Lombardi Research Group - CO2GeoNet - Network of Excellence on the geological sequestration of CO2
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CO2GeoNet - Network of Excellence on the geological sequestration of CO2

CO2GeoNet - Network of Excellence on the geological sequestration of CO2

CO2GeoNet  is the European scientific body on CO2 geological storage. 

The Association currently comprises 26 research institutes from 19 European countries, and brings together over 300 researchers with the multidisciplinary expertise needed to address all aspects of CO2 storage.

With activities encompassing joint research, training, scientific advice, information and communication, CO2GeoNet has a valuable and independent role to play in enabling the efficient and safe geological storage of CO2.

CO2GeoNet was created in 2004 as a Network of Excellence supported by the EC FP6 programme for 5 years.

In 2008, CO2GeoNet became a non-profit association under French law, active on both the EU and global scene.

From 2013, the membership of CO2GeoNet expanded thanks to the support of the now completed FP7 CGS Europe project.

New Members continue to join CO2GeoNet to further enhance the pan-European coverage and expertise of the Association.  

Our contribution

We were a founding member of CO2GeoNet, and have been extremely active in almost all aspects of research and networking conducted by the Network. 

During the EC-funded period, our work focussed on the areas of site assessment, monitoring technology testing, potential impact studies, and scientific dissemination / communication.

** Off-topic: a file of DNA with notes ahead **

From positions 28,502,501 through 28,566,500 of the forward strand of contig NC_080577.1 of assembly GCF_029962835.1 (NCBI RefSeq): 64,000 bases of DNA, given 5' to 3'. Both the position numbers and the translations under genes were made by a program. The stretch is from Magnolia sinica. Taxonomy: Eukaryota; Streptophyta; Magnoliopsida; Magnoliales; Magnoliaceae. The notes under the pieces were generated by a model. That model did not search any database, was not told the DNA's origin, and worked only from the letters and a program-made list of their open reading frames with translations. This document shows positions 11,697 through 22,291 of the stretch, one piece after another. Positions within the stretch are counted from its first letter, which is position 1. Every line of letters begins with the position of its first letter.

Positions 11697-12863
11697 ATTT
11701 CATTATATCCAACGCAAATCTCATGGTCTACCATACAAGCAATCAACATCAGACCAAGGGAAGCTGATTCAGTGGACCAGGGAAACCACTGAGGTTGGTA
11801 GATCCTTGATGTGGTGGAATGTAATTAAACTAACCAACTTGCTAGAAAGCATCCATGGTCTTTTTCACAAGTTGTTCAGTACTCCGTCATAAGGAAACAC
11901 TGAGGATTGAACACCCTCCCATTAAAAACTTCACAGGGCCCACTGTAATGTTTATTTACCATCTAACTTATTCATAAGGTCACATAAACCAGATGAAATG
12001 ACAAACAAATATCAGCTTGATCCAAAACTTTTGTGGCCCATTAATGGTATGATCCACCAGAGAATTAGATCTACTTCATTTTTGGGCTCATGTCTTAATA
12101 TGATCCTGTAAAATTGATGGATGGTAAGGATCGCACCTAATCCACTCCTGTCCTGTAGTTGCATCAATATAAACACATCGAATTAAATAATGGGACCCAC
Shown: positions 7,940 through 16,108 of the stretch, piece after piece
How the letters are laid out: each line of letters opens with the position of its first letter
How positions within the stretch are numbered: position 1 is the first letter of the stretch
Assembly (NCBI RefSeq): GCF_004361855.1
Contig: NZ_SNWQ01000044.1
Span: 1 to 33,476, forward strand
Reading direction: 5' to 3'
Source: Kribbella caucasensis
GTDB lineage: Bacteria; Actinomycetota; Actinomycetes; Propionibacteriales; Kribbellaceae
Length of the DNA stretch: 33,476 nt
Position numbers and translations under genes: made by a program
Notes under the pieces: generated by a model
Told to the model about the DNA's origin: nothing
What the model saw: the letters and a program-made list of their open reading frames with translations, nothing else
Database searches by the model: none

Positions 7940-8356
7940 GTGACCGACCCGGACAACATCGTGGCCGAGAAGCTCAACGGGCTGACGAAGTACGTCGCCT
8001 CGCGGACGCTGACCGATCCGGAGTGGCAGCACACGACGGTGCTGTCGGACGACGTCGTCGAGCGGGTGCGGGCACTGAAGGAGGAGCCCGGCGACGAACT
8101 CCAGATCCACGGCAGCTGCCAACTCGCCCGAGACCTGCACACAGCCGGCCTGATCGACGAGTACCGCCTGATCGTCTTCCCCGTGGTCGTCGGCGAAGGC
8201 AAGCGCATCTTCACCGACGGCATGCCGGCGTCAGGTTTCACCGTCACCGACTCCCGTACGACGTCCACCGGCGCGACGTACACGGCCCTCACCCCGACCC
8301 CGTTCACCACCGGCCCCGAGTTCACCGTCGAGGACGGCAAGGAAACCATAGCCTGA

A large portion of our work was conducted at the Latera test site, where the escape of deep-origin, naturally-produced CO2 at the ground surface provides an excellent natural laboratory to assess numerous aspects related to the safety of geological CO2 storage sites.

At this location we conducted near-surface gas geochemistry and structural geology suveys, created computer models to simulate gas migration in fractured media of the site, tested new and innovative methods for monitoring and impact assessment (such as open path infrared lasers, remote sensing, geophysical surveys, biological surveys, etc.).

We also conducted work at the marine site located off of Panarea Island, just north of Sicily, where naturally produced CO2 is released from the sea floor into the overlying water column.

Our scientific team, together with CO2GeoNet partners, looked at how COinduced changes in geochemistry can affect the submarine ecosystem and performed experiments to better understand CO2 transfer mechanisms.

In addition, we designed and constructed a first prototype, together with network partners, of a submarine geochemical monitoring station which was deployed on a marine buoy off the coast of Trieste in the Adriatic sea.

Finally our group has also been heavily involved within the dissemination and communication activities of  CO2GeoNet. 

We have been active in organising workshops and out-reach programs, creating information brochures, and conducting sociological / psychological studies into the public’s knowledge, concerns, and opinions on geological CO2 storage.


CO2GeoNet Brochure "What does CO2 Geological Storage really mean?" available in 27 languages.


General Information:



Period: 2004-2009